As a result, this court has treated employment for FLSA purposes as a flexible concept to be determined on a case-by-case basis by review of the totality of the circumstances. See Carter v. Dutchess Cmty. Coll., 735 F.2d 8, 12 n. 1 (2d Cir.1984). In assessing the “economic reality” of a particular employment situation, we have identified different sets of relevant factors based on the factual challenges posed by particular cases.
For example, in Carter v. Dutchess Community College, 735 F.2d 8, prison inmates conducting classes in a program managed by a community college asserted that the college should be viewed as their employer and obligated to pay them in accordance with the FLSA's minimum wage requirements. The district court was not persuaded, observing that the college had only “qualified control” over the inmate instructors; the Department of Correctional Services always maintained “ultimate control.” Id. at 11-12. This court rejected “ultimate control” as the determinative factor of an entity's status as an employer, because such a rule would not comport with the “remedial” purpose of the FLSA, which Congress intended to “have the widest possible impact in the national economy.” Id. at 12. Instead, we cited four factors that better determine the “economic reality” of a putative employment relationship, specifically, “ ‘whether the alleged employer (1) had the power to hire and fire the employees, (2) supervised and controlled employee work schedules or conditions of employment, (3) determined the rate and method of payment, and (4) maintained employment records.’ ” Id. (quoting Bonnette v. Calif. Health & Welfare Agency, 704 F.2d 1465, 1470 (9th Cir.1983));6 accord Herman v. RSR Sec. Servs. Ltd., 172 F.3d 132, 139 (2d Cir.1999) (applying Carter factors, reiterating that absolute control is not determinative of employer status, and noting that “[c]ontrol may be restricted, or exercised only occasionally, without removing the employment relationship from the protections of the FLSA, since such limitations on control do not diminish the significance of its existence” (internal quotation marks and alterations omitted)).
In Brock v. Superior Care, Inc., 840 F.2d 1054, defendant health care agency challenged a district court determination, made after a bench trial, that it qualified as the employer of nurses it referred for various assignments. In rejecting the agency's argument that the nurses were properly viewed as independent contractors rather than agency employees, we employed a more expansive test than was set forth in Carter to determine the economic reality of the parties' relationship. We concluded that the following factors, derived from United States v. Silk, 331 U.S. 704, 716, 67 S.Ct. 1463, 91 L.Ed. 1757 (1947) (considering question of employment in context of Social Security Act), demonstrated that the agency qualified as the nurses' employer:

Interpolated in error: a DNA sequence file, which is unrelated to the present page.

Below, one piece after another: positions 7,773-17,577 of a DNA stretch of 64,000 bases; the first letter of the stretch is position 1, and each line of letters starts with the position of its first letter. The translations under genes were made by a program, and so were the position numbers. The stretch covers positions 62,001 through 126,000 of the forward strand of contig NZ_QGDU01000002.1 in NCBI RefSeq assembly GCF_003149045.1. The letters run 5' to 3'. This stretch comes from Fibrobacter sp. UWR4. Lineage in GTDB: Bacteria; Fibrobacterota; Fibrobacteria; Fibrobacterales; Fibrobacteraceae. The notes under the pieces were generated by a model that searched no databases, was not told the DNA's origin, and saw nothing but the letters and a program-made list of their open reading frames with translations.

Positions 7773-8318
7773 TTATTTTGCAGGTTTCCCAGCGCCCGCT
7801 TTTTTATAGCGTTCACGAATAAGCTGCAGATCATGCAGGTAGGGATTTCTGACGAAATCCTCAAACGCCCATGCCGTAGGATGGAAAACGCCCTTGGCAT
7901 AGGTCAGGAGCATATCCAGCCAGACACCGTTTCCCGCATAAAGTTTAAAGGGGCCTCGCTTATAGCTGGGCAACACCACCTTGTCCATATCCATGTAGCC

(1) the degree of control exercised by the employer over the workers, (2) the workers' opportunity for profit or loss and their investment in the business, (3) the degree of skill and independent initiative required to perform the work, (4) the permanence or duration of the working relationship, and (5) the extent to which the work is an integral part of the employer's business.
Brock v. Superior Care, Inc., 840 F.2d at 1058-59. In so holding, however, we emphasized that “[n]o one of these factors is dispositive,” nor were they, as a whole, “exclusive.” Id. at 1059 (observing that “test” for determining an employer-employee relationship must consider “the totality of the circumstances”; thus, “any relevant evidence may be considered” and “mechanical application” of any set of factors “is to be avoided”).
Our more recent holding in Zheng v. Liberty Apparel Co., 355 F.3d 61, reiterates the necessary flexibility of the economic realities test. In Zheng, we considered whether an entity that lacked formal control over workers-as defined by the four Carter factors-could nevertheless be considered their employer based on its exercise of functional control. The context of the inquiry was the garment industry, where apparel manufacturers contracted with various subcontractors to stitch and finish pieces of clothing on the latters' premises according to the manufacturers' specifications. The district court had concluded that defendant garment manufacturer did not qualify as an FLSA employer under the four factors identified in Carter. See id. at 64. In remanding the case, we explained that, while satisfaction of the four factors in Carter “can be sufficient to establish employ[ment] status,” we had never held “that a positive finding on those four factors is necessary to establish an employment relationship.” Id. at 69 (emphasis in original). Relying on language drawn from Rutherford Food Corp. v. McComb, 331 U.S. at 724-25, 67 S.Ct. 1473, Zheng set forth a six-factor test “pertinent” to identifying the “economic realities” of the employment relationship “in these circumstances,” 355 F.3d at 72. These factors asked
(1) whether [the garment manufacturer]'s premises and equipment were used for the plaintiffs' work; (2) whether the Contractor Corporations had a business that could or did shift as a unit from one putative joint employer to another; (3) the extent to which plaintiffs performed a discrete line-job that was integral to [the garment manufacturer]'s process of production; (4) whether responsibility under the contracts could pass from one subcontractor to another without material changes; (5) the degree to which the [garment manufacturer] or [its] agents supervised plaintiffs' work; and (6) whether plaintiffs worked exclusively or predominantly for [the garment manufacturer].